Here’s one that many people are likely using a variation of the same functionality, but useful nonetheless. This is the autoloader that I use in most of the plugins that I create.

Edit: as pointed out by Francis Santerre on the Advanced WordPress group on Facebook, this snippet does not follow WordPress standards when it comes to file naming conventions. Personally, I’m not a fan of using the “class-” keyword to preface my class files as it would cause nearly every file to include it (and it doesn’t really affect code quality or WordPress plugin repo submissions), but it’s certainly worth mentioning. Francis has also included a link to his autoloader that he uses on his projects.

My autoloader:

if ( ! defined( 'ABSPATH' ) ) { exit; }

function example_autoload( $classname ) {
    $class     = str_replace( '\\', DIRECTORY_SEPARATOR, str_replace( '_', '-', strtolower($classname) ) );
    $file_path = WP_PLUGIN_DIR . DIRECTORY_SEPARATOR . $class . '.php';
    if ( file_exists( $file_path ) ) {
        require_once $file_path;


To use this, drop it somewhere within your plugin. Usually, I include this within its own file and require it at the beginning of the main plugin file.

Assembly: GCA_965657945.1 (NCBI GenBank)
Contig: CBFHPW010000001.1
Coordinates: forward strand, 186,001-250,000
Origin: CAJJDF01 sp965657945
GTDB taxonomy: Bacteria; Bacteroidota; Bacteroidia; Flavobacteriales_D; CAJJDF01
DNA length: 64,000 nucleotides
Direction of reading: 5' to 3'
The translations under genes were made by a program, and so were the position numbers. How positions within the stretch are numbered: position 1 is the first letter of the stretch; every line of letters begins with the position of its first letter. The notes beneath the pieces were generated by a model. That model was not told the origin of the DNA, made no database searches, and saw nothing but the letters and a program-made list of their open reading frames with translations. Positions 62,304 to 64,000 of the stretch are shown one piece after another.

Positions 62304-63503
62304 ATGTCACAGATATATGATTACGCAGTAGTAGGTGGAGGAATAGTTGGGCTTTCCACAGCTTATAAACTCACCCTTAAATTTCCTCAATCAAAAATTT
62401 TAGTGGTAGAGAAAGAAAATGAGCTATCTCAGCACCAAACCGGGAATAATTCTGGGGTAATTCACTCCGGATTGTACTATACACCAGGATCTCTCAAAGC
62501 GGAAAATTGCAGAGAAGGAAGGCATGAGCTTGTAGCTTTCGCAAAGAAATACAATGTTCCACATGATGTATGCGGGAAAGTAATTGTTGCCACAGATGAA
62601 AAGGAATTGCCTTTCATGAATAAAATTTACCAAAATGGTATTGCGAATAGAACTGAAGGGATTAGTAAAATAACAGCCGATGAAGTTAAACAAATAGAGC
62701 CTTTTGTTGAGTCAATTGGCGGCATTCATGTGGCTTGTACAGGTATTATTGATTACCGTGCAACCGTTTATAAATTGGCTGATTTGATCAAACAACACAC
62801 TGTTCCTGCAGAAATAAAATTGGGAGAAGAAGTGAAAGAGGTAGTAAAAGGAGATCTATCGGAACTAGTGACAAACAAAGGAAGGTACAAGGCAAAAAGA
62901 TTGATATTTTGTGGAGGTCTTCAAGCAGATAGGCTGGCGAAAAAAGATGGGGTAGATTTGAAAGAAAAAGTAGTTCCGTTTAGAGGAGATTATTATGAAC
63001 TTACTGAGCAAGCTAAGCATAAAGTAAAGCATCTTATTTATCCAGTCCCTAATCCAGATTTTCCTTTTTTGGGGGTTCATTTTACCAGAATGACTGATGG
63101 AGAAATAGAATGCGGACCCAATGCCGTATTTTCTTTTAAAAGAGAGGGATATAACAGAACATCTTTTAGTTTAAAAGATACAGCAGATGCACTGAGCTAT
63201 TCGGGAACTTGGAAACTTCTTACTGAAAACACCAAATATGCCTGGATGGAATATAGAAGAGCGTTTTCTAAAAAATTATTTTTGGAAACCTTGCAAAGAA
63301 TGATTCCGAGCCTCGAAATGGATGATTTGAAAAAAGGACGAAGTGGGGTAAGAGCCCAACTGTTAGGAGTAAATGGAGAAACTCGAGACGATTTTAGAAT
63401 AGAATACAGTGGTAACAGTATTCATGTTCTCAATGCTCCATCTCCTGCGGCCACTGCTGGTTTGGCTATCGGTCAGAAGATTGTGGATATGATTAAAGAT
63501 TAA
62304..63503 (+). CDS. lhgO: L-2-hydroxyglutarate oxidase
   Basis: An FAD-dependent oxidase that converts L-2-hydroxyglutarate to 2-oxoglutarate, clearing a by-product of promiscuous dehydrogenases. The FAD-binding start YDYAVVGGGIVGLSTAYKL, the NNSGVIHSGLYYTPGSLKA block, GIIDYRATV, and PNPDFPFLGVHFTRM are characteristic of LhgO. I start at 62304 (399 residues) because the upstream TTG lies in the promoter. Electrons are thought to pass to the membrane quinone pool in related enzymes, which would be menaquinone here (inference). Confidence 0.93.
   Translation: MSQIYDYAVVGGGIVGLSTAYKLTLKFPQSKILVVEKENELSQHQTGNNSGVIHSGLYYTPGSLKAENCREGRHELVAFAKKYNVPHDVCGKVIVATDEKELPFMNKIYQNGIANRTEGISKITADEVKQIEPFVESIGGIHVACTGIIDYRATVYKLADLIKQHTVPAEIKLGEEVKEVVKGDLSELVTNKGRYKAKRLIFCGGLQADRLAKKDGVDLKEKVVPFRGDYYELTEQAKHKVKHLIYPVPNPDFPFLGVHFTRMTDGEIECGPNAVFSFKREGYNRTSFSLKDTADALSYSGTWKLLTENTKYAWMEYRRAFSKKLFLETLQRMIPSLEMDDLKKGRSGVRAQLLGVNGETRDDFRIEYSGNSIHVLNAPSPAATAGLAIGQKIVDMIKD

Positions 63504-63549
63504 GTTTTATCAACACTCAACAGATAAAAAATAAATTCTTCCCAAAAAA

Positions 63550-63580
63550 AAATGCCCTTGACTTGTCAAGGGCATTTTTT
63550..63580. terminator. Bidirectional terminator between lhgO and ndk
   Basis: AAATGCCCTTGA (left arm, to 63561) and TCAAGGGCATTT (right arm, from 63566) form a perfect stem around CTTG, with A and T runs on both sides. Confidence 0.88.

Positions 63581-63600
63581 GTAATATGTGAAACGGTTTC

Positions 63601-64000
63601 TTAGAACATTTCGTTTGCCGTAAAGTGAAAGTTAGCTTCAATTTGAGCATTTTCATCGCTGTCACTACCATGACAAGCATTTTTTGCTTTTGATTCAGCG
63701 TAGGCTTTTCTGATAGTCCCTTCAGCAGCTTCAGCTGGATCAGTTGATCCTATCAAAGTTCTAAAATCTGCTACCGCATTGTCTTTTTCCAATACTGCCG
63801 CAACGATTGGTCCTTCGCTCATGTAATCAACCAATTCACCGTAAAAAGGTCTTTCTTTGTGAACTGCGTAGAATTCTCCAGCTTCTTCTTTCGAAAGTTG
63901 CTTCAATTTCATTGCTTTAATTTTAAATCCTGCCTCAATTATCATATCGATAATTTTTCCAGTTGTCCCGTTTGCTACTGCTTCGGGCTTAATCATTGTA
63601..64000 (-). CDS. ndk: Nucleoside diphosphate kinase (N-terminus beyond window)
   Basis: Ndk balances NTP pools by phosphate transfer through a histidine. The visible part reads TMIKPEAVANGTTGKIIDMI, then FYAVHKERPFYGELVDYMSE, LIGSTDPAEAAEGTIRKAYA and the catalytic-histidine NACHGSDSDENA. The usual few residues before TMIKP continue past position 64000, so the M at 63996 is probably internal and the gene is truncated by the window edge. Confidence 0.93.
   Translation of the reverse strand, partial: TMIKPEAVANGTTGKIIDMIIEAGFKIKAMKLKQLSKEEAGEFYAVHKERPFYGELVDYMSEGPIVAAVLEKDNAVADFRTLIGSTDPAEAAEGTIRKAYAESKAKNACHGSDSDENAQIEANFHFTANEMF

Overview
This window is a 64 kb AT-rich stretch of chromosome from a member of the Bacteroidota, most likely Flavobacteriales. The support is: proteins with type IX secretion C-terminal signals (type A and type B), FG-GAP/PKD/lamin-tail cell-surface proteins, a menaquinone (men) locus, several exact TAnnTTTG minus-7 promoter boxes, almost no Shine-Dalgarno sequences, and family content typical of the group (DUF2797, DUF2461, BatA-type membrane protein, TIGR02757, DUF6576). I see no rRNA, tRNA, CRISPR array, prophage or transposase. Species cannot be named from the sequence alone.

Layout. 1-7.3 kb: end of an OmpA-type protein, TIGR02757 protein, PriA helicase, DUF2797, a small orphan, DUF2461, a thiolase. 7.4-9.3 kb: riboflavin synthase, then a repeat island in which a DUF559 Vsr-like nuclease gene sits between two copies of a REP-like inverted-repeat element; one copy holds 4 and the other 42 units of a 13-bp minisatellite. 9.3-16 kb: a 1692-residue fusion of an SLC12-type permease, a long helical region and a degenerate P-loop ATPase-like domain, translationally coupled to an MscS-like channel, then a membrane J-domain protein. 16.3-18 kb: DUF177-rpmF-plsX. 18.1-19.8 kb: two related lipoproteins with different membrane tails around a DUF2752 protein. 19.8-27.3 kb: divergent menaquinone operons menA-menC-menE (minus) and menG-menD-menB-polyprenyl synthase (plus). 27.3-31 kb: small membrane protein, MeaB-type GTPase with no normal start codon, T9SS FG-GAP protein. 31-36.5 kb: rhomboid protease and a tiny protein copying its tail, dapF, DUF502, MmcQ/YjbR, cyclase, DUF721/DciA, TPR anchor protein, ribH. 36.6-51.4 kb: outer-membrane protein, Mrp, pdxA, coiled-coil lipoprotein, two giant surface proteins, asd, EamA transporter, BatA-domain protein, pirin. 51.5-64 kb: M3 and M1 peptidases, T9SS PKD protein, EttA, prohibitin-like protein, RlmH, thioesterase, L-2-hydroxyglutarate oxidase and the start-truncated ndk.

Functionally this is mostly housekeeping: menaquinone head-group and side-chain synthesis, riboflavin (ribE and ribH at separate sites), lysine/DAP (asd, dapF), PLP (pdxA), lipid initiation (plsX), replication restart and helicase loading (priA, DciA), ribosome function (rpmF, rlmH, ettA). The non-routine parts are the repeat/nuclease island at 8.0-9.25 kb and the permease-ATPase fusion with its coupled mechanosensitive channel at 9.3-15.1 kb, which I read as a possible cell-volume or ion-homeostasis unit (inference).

For your classes to utilize it correctly, your namespaces should look something like this:

// Filename: wp-content/plugins/example-plugin/class-name.php
namespace Example_Plugin\Class_Name;

Why autoloaders? It saves a hell of a lot of work in using require_once everywhere. Instead of manually requiring all the files you need, you can simply include the autoloader once, and call the namespaced classes that you need.

Have a snippet to share?

Submit your snippet!

I’ve decided to begin offering quick code snippets every day. These can range, but will likely be mostly WordPress and PHP. ┬áThis first code snippet will allow you to see all of the actions fired within a particular request in WordPress.

add_action( 'shutdown', function(){
    foreach( $GLOBALS['wp_actions'] as $action => $count )
        printf( '%s (%d) <br/>' . PHP_EOL, $action, $count );

Just toss that in any PHP file that you know will be firing on the desired page, and you’re good to go. Have a better solution? Let me know in the comments below.